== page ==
Truesee's Daily Wonder

Truesee presents the weird, wild, wacky and world news of the day.

Thursday, February 3, 2011


Charles Manson had a flip cell phone in his prison cell

Lawmakers say guards union is a key obstacle in effort to keeping cellphones out of prisons


The guards' contract has a clause that would cost the state millions if they had to be stopped and searched on the way into work, lawmakers say, and it's prison workers who are mainly to blame for inmates like Charles Manson possessing phones.


Jack Dolan

Los Angeles Times

February 3, 2011, 1:48 p.m.

Reporting from Sacramento —

Lawmakers struggling to keep cellphones away from California's most dangerous inmates say a main obstacle is the politically powerful prison guards union, whose members would have to be paid millions of dollars extra to be searched on their way into work.

Prison employees, roughly half of whom are unionized guards, are the main source of smuggled phones that inmates use to run drugs and other crimes, according to legislative analysts who examined the problem last year. Unlike visitors, staff can enter the facilities without passing through metal detectors.

While union officials' stated position is that they do not necessarily oppose searches, they point to a clause in their contract that requires corrections officers to be paid for "walk time" – the minutes it takes them to get from the parking lot to their posts behind prison walls.

Putting metal detectors along the route, with an airport-like regimen involving removal of steel-toed boots and equipment-laden belts, could double the walk time, adding several million dollars to officers' collective pay each year, according to a 2008 Senate analysis.

Since then, cellphones have proliferated exponentially in California's state lockups. This year, state Sen. Alex Padilla (D-Pacoima) is calling on Gov. Jerry Brown to "put the [search] issue on the table" in contract negotiations with the California Correctional Peace Officer Assn.

"Everybody coming into the state Capitol building has to go through a metal detector….You even get searched when you go to a Lakers game," said Padilla, who for three years has sponsored unsuccessful legislation to crack down on the contraband phones. "Why don't we have that requirement at correctional facilities, of all places?"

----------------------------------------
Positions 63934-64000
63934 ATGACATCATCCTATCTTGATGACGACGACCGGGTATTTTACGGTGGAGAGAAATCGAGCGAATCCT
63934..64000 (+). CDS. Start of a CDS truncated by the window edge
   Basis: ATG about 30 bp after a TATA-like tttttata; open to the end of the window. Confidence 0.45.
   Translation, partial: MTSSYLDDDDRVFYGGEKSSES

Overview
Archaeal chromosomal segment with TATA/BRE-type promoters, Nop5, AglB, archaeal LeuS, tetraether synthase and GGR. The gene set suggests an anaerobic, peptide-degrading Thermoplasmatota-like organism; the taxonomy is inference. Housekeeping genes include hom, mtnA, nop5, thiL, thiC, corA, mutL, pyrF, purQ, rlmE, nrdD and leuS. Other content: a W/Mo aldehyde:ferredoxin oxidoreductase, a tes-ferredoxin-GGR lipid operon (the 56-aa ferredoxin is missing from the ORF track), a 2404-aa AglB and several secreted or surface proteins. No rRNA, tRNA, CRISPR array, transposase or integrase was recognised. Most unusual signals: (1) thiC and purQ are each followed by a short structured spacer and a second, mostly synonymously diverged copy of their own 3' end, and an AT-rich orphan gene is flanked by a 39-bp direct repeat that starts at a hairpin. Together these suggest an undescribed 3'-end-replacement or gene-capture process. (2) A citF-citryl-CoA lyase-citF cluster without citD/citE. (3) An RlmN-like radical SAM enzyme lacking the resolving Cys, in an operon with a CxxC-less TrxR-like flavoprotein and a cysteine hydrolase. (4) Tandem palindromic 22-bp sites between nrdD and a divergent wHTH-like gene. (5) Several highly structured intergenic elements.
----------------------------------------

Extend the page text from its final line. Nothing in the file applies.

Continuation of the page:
Brown, whose campaign received generous financial support from the union and who made one of his few public appearances between the November election and his January inauguration at the union's annual convention in Las Vegas, would not say whether searches are under review.

"Our office does not discuss the details of pending contract negotiations," said Brown spokesman Evan Westrup, who noted that the prison system is testing technology to block cellphone calls in prisons.

More than 10,000 cell phones made their way into California prisons last year -- up from 1,400 in 2007, said corrections spokeswoman Terry Thornton. Two of those wound up in the hands of Charles Manson, who is serving a life sentence for ordering the ritualistic murders of actress Sharon Tate and six others in 1969.

The phones can fetch as much as $1,000 each behind prison walls, according to a recent state inspector general's report, which detailed how a corrections officer made $150,000 in a single year smuggling phones to inmates. He was fired but was not prosecuted because it is not currently against the law to take cellphones into prison, although it is a violation of prison rules to possess them behind bars.

Padilla had a bill in 2008 that would have required searches of prison staff, but it died after union officials pointed out the extra pay that would follow.

This year, Padilla, who also gets financial support from the union, has steered clear of it by omitting staff searches from a bill that would impose a $5,000 fine on anyone caught trying to smuggle a phone to an inmate. The proposal would also lengthen sentences for prisoners caught with phones by up to five years if it can be shown that they used them to commit crimes.